St. Vincent's brochures credited with saving man's life

“My first ride back on my bike was awesome. Close to the best I’ve had in my life.”

You can hear the elation in Bubba Futch’s voice when he talks about saddling up his mountain bike for the first time in nearly a month. That’s because Bubba is always going at top speed. The same goes for his work; just because he’s owner of Futch Printing and Mailing doesn’t mean he’s content to sit behind a desk all day. He keeps a breathless pace as he handles production, works on the machinery, and even makes deliveries.

A few weeks prior to his latest bike ride, however, Bubba—the unstoppable force—met the immovable object.

Chest pain.

“One Friday morning I woke up feeling a pain in my chest like I’ve never experienced before. Not like indigestion or nausea, more like someone was standing on my chest,” Bubba recalls. “I didn’t think much of it, and after about 10 minutes it went away, so I went about my morning as usual.”

About 15 minutes later the pain returned, prompting his wife, Aga, to give him some Aspirin. It was around this time some work his shop had printed for St. Vincent’s started swirling around in his mind.

“We read all the materials we get to print. We do a lot of print jobs for St. Vincent’s, so I’ve read a lot of brochures and fliers about heart attacks and stuff like that,” Bubba says. “They said you’d feel things like numbness in your arms or a feeling of indigestion, but I didn’t feel that. Still, I’d read enough to know I couldn’t keep ignoring it.”

Less than half an hour after arriving at the shop, Bubba told Aga they should go to the emergency room at St. Vincent’s Riverside. An EKG reading revealed Bubba was experiencing a heart attack caused by two clogged arteries. One artery was 70% clogged and another was 90% clogged. Within minutes, he was riding a wheelchair to the cath lab to have two stents placed.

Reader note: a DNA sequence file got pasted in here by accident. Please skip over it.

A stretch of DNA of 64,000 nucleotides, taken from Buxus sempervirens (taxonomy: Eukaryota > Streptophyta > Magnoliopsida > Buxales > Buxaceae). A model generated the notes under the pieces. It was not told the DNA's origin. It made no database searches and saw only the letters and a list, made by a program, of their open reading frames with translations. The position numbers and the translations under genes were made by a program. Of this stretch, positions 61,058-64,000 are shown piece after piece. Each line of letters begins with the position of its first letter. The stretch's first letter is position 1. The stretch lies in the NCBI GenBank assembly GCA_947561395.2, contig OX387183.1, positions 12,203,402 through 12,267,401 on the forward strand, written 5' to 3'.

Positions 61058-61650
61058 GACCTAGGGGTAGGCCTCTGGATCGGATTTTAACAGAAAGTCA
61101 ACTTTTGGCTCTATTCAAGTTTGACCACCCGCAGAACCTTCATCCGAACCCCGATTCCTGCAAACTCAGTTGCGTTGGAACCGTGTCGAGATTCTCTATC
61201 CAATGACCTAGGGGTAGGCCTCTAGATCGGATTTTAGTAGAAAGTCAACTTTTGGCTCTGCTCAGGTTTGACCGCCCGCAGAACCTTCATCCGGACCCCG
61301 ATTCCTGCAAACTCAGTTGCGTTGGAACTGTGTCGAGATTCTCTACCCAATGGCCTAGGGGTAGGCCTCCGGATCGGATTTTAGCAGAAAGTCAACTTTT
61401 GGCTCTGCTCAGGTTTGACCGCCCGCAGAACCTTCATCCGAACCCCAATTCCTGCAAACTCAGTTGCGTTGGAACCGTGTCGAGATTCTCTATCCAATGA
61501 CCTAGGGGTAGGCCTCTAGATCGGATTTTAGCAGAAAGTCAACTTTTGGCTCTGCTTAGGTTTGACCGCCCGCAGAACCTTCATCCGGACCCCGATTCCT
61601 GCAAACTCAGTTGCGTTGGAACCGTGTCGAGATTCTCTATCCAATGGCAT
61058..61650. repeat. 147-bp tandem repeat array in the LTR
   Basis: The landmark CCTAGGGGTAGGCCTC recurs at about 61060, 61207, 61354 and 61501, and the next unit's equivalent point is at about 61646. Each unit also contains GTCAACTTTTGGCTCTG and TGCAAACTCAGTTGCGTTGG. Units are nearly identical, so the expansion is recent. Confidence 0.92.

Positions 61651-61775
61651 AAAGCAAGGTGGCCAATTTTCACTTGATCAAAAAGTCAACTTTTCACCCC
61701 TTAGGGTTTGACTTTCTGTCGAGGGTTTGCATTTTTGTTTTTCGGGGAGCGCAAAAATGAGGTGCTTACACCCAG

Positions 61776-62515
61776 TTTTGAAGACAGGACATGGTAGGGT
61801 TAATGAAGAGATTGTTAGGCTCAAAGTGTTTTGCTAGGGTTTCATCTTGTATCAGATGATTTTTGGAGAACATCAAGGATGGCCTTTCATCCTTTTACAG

Nurses were shocked at how quickly he responded to his own symptoms—most folks ignore the telltale signs of heart trouble until it’s too late. Thankfully, Bubba’s ability to recall old print materials meant he knew better. 

Only an hour and a half after pulling up to the ER, Bubba was resting in a hospital room. The man who barely stops to breathe at work recognized the same tireless effort in those who helped him that day.

“I was never really worried, even when I was being rolled to the cath lab. Everyone seemed to know what they were doing, and that made me so comfortable. I was just really impressed with how things were being handled.”

Bubba was home from the hospital by Sunday and ready to go back to work on Monday. The third-generation owner of Futch Printing and Mailing had already missed a conference that weekend thanks to his impromptu hospital trip; he didn’t want to miss more work.

But Aga wasn’t having it.

“I wasn’t actually cleared to go back to work until about a week later. Aga made sure I stayed in bed and rested for that first week despite my protests,” Bubba admits with a laugh. “Once I was cleared, it was still light duty for a while.                                                                                                     

Bubba has since returned to work and is back to his brisk pace. His heart feels better, but he knows he still needs to manage his health. At 55, the more raucous years of his youth have caught up to him.

Still, that hasn’t stopped him from living life the only way he knows: top speed.

“I rode 15 miles on my bike just last night. And I’ll be riding down a mountain in North Carolina soon,” Bubba says. “Hopefully, I’ll be able to go even faster now that I have clear arteries.”